So that is why “To learn this course requires willingness to question every value that you hold. Not one can be kept hidden and obscure but it will jeopardize your learning.” (T-24.In.2:1). Therefore, we shouldn’t be surprised to feel not just a twinge of resistance, but a whirlwind of resistance. After all, this Course undermines the very image of our individual self we cherish so much! That’s why Jesus continually pleads with us to honestly look at how miserable our separated autonomy makes us, and to try to follow up on his workbook instructions, to actually feel the peace we could experience instead. So in lesson 98, we read: “Here [i.e., by accepting your part in God’s plan for salvation] is an offer guaranteeing you your full release from pain of every kind, and joy the world does not contain” (W-pI.98.6:1).
As Course scholar Kenneth Wapnick often pointed out in his workshops and his books, our ego immediately conjures up all sorts of objections: “That would mean I would have to give up everything that’s unique and special about me. But who would I be without all this? Wouldn’t that lead to total nothingness? It just doesn’t feel enticing.” And before you know it, you unconsciously conclude: “Nah, I don’t believe it. I am not willing to let go of my unique personality. Sure, along with that come my judgments, my grievances, my addictions, but hey, I think I’d still be better off with these than joining Jesus on this so-called road to oneness, which I cannot really picture anyway.” Or perhaps you say to yourself that you will want oneness in due time, but not just as yet.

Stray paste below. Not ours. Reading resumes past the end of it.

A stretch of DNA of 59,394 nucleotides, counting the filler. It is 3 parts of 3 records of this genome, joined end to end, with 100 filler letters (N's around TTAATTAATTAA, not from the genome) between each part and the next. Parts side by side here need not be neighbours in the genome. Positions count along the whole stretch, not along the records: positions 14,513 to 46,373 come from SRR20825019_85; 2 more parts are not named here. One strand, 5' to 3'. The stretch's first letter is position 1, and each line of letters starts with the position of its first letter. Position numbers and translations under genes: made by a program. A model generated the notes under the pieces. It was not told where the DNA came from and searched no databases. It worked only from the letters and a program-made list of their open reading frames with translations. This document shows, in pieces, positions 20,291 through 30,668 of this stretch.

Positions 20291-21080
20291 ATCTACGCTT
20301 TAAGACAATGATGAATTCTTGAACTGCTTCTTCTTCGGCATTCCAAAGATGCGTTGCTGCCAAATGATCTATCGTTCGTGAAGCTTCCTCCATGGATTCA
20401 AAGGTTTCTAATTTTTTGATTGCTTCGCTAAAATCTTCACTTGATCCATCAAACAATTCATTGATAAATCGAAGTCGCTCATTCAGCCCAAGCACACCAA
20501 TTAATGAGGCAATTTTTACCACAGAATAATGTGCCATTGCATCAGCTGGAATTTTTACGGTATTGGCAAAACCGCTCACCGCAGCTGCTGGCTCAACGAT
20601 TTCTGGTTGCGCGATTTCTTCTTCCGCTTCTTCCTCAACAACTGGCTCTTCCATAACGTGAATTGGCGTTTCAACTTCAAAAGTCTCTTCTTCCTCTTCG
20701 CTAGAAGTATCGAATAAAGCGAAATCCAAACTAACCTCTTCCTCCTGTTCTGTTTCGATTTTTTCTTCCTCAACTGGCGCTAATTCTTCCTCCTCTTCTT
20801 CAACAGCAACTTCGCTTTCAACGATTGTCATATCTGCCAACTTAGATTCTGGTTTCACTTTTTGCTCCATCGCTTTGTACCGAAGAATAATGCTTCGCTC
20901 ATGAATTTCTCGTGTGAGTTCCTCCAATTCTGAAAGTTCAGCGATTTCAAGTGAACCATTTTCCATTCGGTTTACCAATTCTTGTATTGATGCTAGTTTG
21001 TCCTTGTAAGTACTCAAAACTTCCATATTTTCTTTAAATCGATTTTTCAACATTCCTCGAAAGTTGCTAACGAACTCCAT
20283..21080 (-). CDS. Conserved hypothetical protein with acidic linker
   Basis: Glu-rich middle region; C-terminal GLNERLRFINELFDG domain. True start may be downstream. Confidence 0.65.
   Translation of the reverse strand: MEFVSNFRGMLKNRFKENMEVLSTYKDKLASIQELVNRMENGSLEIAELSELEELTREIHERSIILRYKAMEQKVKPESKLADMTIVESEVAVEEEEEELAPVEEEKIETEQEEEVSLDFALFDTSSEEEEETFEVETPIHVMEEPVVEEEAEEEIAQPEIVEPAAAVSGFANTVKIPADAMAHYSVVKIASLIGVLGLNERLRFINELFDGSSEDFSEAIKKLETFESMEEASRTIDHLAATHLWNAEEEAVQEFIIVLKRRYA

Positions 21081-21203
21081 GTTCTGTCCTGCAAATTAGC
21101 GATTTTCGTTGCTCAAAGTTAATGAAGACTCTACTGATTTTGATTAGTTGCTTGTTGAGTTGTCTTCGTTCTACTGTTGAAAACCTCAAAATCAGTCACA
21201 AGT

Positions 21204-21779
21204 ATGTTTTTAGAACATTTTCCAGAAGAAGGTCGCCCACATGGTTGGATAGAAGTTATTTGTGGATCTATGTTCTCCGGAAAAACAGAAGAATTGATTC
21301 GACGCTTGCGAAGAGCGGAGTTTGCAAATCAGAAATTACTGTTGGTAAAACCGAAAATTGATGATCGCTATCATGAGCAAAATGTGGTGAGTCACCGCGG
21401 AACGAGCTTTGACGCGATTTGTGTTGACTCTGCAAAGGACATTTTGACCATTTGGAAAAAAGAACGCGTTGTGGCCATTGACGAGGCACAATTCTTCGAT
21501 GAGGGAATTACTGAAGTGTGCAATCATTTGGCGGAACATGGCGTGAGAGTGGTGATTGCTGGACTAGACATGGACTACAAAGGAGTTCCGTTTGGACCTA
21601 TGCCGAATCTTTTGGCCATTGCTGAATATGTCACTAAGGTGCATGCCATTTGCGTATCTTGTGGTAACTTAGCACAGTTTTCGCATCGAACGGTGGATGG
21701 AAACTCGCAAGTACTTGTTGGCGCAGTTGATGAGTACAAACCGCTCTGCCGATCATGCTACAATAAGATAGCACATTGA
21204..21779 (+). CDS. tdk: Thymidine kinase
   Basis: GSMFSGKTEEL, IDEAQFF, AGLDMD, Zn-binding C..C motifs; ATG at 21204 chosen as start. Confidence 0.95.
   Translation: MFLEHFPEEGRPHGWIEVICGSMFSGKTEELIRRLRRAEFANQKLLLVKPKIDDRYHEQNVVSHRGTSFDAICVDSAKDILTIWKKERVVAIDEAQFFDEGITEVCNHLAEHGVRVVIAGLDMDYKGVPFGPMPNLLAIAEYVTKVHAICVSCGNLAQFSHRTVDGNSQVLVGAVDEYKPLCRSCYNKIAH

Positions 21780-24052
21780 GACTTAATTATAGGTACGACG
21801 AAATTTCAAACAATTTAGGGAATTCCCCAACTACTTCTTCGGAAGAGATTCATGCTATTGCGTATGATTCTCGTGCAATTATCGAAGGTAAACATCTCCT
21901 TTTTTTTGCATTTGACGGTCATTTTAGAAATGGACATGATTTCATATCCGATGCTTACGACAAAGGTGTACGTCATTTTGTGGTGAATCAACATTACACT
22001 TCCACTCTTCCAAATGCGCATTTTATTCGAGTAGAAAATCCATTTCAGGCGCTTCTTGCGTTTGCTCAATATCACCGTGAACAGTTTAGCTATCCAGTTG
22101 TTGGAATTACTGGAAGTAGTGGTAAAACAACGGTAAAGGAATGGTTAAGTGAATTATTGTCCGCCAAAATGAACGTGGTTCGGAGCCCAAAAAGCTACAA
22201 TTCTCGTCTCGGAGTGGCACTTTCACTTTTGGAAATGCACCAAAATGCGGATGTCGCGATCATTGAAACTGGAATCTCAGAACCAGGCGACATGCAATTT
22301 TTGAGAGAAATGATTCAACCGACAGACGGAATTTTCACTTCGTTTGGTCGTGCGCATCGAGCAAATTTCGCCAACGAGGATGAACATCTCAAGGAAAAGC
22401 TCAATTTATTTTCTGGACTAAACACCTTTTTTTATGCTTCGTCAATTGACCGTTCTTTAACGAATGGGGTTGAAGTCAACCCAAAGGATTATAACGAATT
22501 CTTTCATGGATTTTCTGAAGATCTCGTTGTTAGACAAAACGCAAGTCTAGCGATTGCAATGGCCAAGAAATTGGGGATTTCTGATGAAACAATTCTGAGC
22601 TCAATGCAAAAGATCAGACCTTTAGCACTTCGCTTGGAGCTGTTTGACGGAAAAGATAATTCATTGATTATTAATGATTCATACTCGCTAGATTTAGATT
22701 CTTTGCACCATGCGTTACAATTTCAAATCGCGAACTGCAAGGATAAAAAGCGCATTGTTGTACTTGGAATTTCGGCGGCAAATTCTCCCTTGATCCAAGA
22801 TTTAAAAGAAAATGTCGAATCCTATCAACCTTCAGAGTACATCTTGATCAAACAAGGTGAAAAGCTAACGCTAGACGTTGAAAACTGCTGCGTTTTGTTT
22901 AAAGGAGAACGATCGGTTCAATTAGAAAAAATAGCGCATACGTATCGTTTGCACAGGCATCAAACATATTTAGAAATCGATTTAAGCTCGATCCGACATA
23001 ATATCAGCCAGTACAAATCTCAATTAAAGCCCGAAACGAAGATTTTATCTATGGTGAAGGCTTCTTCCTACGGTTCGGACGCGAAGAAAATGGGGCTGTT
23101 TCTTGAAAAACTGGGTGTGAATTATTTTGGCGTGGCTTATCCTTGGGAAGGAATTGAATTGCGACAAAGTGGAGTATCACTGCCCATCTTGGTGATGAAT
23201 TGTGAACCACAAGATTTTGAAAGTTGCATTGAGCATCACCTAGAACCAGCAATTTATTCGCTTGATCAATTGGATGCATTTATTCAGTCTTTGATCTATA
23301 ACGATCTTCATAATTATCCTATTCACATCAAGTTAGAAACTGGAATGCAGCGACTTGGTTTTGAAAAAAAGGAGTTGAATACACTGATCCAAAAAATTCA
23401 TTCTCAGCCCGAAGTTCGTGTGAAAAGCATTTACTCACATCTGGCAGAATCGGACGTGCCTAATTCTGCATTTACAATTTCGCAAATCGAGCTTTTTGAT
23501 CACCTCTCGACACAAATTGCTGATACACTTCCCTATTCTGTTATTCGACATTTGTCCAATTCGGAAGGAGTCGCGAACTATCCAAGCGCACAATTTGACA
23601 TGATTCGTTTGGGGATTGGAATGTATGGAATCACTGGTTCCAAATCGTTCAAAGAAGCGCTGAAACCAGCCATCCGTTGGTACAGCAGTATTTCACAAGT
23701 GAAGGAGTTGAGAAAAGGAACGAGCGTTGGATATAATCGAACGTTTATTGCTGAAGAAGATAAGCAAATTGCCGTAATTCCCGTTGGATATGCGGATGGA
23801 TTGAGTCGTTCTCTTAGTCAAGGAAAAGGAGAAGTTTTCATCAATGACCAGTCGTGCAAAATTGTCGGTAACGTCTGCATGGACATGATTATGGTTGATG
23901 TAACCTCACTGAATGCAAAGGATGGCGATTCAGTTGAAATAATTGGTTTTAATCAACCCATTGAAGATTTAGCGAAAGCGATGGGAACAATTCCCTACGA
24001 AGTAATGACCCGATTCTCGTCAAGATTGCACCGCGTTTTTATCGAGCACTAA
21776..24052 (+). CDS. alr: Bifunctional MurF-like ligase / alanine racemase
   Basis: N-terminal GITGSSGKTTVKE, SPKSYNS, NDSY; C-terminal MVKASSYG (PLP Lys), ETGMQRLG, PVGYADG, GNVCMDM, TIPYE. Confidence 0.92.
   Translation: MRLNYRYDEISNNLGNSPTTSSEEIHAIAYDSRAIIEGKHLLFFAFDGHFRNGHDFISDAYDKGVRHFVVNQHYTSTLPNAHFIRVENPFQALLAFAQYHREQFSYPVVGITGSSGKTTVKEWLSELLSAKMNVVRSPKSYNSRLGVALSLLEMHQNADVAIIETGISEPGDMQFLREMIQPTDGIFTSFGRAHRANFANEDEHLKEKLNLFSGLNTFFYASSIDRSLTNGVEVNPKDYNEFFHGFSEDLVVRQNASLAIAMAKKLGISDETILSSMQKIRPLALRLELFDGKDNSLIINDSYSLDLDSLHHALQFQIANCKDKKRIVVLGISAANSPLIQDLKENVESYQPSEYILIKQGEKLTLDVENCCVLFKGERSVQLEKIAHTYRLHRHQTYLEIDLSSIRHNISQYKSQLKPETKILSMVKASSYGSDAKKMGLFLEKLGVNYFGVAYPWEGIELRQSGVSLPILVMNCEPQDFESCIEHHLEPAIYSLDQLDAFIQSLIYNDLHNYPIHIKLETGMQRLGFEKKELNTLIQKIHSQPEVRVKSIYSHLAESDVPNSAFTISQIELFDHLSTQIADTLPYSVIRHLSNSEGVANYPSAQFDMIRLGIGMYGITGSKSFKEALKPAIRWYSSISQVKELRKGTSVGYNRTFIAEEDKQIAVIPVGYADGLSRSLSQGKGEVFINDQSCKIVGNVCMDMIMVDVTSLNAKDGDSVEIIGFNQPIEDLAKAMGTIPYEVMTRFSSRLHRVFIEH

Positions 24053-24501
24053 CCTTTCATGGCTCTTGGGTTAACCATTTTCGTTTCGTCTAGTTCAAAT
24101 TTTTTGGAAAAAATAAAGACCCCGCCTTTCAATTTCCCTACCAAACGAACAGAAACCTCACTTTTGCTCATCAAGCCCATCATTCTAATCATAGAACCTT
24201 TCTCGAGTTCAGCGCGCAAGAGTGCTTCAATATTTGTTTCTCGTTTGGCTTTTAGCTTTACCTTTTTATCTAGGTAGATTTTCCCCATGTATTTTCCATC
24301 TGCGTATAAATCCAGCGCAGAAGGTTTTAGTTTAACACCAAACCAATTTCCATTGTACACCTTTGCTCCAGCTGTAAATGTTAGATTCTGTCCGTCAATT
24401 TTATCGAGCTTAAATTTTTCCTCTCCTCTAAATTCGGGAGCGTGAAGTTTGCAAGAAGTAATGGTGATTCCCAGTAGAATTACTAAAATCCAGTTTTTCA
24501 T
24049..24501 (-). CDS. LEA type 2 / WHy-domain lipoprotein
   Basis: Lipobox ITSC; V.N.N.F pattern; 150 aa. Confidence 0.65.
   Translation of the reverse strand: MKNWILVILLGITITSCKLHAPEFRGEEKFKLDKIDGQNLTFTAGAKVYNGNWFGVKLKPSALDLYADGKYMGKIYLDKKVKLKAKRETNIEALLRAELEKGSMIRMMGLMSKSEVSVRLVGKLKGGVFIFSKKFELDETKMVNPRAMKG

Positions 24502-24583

Ken’s point (and Jesus’ as well) is that it is important to explicitly articulate this resistance; this obvious preference for darkness. Why? In his “Journey through the workbook”, he explains: “If you hear yourself say these words [i.e., your resistance to Jesus’ message], and understand the fear [of redemption, of oneness] that caused them, there will be no guilt, which thrives on being hidden. [Remember, illusions are protected by not looking at them]. Guilt prevents awareness through repression, and then protects itself through projection, which is when you inflict suffering on another or yourself. […] Again, you need, in all honestly, let yourself be free enough to say to him [Jesus]: ‘I do not believe you.’ If you can speak thus, there will be no guilt.” (Journey through the workbook, vol. 3. p.48; brackets mine).